Packaged Units 101
How Packaged Heating and Cooling Units Work
If you live in a southern part of the United States, you've probably seen a packaged air conditioner either on top of or next to a business or home without realizing it.
In fact, for most people, HVAC equipment, and the language used to describe it, can be quite confusing. One of the most common questions we hear is, "What's a Packaged HVAC unit?"
What is a Packaged Unit?
At first glance, a packaged unit looks very similar to an outdoor air conditioning or heat pump condenser, with one big difference -- there aren't any indoor devices that connect to it. Instead, what you see is what you get.
A packaged unit is an all-in-one HVAC appliance that is spatially efficient, making it ideal for situations where indoor square footage is at a premium. It is installed outside the home (either on the roof or the side) where it produces conditioned air that is forced into a series of ducts running throughout the house.
Packaged Unit Types
Just like central forced-air systems, packaged units come in all types of configurations, so whether you reside in a coastal region and only need air conditioning, or farther north and need a furnace, you'll find all the options to match your specific needs.
- Packaged Air Conditioners: The compressor, coils, and air handler are all housed in a single-box cabinet. The packaged air conditioner can also provide some warmth by using an electrical heating strip.
- Packaged Heat Pumps: A packaged heat pump uses heat pump technology to cool and heat your home.
- Packaged Gas-Electric: The packaged gas-electric unit combines an (electric) air conditioner with gas-powered furnace performance.
- Packaged Dual-Fuel: The packaged dual fuel system contains a heat pump, capable of heating and cooling, with a gas furnace. This type of packaged system optimizes the heating source for all conditions.
CENTRAL Forced-Air vs. PACKAGED Forced-Air
The most significant difference between a traditional "Central" system and a "Packaged" one, is that in a central system, the components are separated from one another with equipment placed both inside and outside the home.
A central air conditioner, for example, works with a condenser placed outside and an indoor coil, blower, and cabinet inside the home. That's why "Central Air" units are also referred to as "Split Systems". On the flip side, a packaged unit will have all of the heating and cooling components placed together or "packaged" into a single standalone unit.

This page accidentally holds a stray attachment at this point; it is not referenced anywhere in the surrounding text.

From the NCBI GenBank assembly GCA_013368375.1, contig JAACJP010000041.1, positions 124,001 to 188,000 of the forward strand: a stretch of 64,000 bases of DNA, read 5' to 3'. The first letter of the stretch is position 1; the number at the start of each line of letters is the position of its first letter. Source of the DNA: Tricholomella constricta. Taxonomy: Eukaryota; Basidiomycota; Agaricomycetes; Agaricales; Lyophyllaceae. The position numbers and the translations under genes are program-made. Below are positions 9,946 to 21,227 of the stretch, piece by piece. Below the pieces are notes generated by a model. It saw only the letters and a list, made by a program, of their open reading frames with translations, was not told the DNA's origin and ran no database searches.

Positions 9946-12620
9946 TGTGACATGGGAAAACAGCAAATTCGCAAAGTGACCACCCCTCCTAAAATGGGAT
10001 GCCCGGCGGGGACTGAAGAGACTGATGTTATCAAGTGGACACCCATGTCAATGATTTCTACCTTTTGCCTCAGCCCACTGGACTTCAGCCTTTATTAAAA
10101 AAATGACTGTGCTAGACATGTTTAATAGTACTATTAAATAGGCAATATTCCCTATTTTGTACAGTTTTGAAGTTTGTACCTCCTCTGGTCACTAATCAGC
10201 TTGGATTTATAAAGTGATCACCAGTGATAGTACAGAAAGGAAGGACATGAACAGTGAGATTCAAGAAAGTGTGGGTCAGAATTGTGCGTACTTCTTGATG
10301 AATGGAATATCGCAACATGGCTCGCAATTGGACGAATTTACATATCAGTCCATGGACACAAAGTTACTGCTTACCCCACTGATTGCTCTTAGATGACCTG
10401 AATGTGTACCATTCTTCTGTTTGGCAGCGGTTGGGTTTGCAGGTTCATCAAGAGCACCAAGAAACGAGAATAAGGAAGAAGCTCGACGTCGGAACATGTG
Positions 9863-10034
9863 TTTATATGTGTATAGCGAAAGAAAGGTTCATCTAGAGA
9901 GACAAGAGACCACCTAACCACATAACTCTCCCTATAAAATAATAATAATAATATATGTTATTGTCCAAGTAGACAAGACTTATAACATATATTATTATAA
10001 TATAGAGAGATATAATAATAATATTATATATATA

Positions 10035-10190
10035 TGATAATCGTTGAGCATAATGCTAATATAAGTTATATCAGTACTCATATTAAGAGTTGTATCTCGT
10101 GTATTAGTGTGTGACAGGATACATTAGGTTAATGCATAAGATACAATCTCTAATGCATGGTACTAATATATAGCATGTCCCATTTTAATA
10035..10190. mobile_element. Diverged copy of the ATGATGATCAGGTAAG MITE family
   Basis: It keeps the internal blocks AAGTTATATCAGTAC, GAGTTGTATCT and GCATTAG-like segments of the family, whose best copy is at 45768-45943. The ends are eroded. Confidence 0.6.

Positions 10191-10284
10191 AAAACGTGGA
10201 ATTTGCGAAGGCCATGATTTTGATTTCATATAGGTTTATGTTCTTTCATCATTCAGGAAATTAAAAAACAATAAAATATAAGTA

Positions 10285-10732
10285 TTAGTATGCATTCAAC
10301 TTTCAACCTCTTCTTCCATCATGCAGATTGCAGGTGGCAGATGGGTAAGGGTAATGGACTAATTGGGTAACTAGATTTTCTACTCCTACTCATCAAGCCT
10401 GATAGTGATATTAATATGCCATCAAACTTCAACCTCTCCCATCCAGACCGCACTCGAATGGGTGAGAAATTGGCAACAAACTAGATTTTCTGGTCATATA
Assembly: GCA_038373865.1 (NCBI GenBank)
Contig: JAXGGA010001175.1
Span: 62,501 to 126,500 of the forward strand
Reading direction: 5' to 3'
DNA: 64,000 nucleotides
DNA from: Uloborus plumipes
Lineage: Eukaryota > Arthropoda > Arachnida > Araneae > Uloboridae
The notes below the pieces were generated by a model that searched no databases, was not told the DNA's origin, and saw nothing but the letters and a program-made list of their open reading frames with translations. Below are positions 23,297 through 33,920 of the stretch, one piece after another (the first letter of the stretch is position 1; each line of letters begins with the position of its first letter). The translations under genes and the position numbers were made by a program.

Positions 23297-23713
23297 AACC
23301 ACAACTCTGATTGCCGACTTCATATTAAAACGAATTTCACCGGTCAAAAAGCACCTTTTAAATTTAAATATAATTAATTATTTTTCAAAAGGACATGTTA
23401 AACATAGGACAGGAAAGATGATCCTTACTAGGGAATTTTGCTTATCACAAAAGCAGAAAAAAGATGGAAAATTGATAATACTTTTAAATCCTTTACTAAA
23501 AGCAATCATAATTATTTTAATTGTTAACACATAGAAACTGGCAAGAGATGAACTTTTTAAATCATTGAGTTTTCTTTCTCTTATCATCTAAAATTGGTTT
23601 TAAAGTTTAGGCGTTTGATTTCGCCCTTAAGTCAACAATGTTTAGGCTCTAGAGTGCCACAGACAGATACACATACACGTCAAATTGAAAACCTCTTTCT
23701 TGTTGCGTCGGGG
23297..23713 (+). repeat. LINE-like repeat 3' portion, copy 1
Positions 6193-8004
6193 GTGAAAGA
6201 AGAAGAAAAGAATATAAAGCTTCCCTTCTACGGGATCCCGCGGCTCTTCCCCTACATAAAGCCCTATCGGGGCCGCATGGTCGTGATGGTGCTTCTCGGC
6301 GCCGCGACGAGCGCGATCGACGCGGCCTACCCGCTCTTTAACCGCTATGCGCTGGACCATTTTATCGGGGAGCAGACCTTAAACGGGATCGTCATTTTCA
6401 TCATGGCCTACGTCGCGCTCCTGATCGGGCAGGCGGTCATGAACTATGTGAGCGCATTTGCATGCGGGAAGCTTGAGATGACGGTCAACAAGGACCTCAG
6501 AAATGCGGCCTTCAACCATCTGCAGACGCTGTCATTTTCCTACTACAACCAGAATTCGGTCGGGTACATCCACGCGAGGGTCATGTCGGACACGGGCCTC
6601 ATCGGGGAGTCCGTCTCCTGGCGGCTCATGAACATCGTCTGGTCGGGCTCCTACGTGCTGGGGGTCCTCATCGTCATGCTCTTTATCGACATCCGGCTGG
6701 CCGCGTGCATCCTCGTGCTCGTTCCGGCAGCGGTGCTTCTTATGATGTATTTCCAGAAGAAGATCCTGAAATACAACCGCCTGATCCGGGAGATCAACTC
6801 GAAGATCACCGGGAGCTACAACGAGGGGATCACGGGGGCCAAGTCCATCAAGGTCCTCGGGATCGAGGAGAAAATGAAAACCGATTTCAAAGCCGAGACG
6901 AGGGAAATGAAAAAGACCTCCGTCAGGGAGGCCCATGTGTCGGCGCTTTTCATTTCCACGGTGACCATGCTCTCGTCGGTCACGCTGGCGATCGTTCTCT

You can quickly tell if your home uses a packaged unit because it will be:
1) Larger than a split air conditioner condenser.
2) Installed outside the home, either on the roof or side with no indoor components.
3) Connected to the unit using large rectangular or circular ductwork.
Which Type Should I Buy?
Typically, people replace their existing HVAC equipment with the same kind. However, it's important to know why you should choose a particular type of appliance over another.
Almost every home in the country requires a reliable source of heat. So, if you're in Miami or a similar climate and you don't have a separate device to heat your home, the best option would be a packaged heat pump. It's the most energy-efficient in areas that don't see freezing temperatures and where natural-gas isn't readily available.
If your habitat is more inland, like the Midwest, then a dual-fuel packaged unit would be the best option. It'll have the capacity to quickly cool and heat the home in Summer and Winter months while taking full advantage of the higher efficiency of the heat pump during the transitionary months.
No matter where you reside -- if you live in a home where space is limited, a packaged unit may be exactly what you need. If you ever have questions or need help deciding which HVAC products will be the best for your home, we're here to help!
Central Forced-Air Buyer's Guide